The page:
Boy Scouts ban fat kids from national gathering

Charles Rollet Contributor
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When the Boy Scouts of America decided to hold their annual Jamboree event at a new site in West Virginia, the change of location was not meant to be merely cosmetic.

The new setting is considerably different from the flat army base used for previous Jamborees, and includes wooded hills for hiking and rivers for whitewater rafting.

And it all comes with a physical requirement: for the first time, scouts will have to be below a 40 on the BMI scale – or “very severely obese” –  to attend. Those between 32 and 39.99 will have to provide additional medical information.

The new site is deliberately spread out to encourage scouts to walk around on foot, and BSA officials say the emphasis is crucial considering America’s child obesity epidemic.

Dan McCarthy, director of the Boy Scouts’ Summit Group, told Fox News that the new requirement “has motivated an enormous return in terms of both kids and adults getting serious about improving their health.”

But the BMI standard has sparked condemnation from national fat-acceptance groups, who “deplored” the decision.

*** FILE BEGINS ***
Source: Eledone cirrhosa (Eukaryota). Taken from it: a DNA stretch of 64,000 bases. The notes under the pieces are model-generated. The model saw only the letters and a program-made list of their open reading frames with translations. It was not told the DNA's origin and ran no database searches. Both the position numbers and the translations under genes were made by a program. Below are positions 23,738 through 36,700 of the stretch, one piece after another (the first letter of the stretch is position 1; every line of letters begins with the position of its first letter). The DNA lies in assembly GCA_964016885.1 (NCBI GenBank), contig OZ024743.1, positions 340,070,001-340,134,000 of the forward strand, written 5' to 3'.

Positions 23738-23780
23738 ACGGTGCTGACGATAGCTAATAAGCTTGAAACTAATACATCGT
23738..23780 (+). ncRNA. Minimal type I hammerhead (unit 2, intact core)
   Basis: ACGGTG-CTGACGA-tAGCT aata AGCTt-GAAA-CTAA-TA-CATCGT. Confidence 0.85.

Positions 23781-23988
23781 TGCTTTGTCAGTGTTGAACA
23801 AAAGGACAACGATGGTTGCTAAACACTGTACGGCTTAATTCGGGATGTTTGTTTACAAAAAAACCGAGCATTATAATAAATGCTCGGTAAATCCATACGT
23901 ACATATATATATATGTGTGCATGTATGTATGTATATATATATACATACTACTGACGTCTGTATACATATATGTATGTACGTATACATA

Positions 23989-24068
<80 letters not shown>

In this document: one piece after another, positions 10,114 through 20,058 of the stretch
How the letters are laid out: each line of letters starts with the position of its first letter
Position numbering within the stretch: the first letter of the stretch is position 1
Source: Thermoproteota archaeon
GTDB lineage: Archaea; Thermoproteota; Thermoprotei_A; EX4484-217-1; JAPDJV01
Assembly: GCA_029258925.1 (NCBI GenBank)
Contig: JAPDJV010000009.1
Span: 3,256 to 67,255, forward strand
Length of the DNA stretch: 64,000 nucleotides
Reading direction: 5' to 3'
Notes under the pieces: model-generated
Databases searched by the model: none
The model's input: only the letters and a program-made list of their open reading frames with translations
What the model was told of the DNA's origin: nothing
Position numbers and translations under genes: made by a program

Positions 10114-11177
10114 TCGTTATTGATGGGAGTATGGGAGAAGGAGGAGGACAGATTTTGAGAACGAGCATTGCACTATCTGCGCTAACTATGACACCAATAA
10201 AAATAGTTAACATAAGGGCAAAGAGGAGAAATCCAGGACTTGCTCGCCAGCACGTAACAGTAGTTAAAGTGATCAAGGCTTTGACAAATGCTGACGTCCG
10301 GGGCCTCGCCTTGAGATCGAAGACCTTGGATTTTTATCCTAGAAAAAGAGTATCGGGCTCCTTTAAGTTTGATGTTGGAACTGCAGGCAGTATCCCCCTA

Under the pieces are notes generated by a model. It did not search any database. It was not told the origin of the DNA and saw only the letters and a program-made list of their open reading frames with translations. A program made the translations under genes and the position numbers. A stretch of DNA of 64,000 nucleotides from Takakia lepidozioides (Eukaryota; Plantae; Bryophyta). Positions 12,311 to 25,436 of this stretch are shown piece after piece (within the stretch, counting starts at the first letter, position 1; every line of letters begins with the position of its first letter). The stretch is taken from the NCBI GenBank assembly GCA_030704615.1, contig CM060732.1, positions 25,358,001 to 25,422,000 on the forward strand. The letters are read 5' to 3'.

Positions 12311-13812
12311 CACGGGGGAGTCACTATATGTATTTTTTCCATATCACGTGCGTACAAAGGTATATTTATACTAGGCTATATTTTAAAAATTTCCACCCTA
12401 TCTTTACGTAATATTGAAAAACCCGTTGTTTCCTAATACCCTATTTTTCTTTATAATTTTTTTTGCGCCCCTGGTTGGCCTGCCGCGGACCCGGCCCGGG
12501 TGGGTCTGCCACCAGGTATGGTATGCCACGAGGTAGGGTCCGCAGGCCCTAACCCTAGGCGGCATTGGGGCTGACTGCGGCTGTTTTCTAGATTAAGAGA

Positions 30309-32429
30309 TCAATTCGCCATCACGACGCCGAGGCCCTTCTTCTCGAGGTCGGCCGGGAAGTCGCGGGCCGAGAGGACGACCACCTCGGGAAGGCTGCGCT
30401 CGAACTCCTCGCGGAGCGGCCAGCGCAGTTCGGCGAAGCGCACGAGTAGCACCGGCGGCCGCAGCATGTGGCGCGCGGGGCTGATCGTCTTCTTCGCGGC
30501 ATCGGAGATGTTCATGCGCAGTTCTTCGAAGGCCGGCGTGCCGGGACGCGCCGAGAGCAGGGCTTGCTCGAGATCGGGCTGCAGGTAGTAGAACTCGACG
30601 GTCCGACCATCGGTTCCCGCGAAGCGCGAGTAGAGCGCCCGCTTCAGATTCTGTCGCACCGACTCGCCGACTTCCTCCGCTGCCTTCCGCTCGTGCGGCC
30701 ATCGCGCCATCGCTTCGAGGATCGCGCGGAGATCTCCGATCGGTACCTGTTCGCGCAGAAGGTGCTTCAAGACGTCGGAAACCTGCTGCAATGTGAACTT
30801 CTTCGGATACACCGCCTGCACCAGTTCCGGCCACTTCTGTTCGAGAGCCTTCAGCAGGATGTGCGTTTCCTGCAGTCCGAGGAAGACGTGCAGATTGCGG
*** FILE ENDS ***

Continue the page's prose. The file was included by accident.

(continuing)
“There are boy scouts who are heavier than average but extremely fit and capable of strenuous physical activity,” said Miriam Berg, president of the Council of Size and Weight Discrimination.

“All of the larger scouts who were rejected simply because of the number on a scale are probably feeling rather bad about themselves and their abilities.”

Some bloggers were similarly outraged at the Boy Scouts.

“Frankly, it creates a universalizing concept of fat kids that is simply inaccurate and more than that, harmful,” wrote contributor Lesley Kinzel.

And on Twitter, a connection was frequently made to the Boy Scouts’ former ban on openly gay members:



Former Boy Scout and Daily Caller opinion editor Jordan Bloom had his own take on the matter, however.


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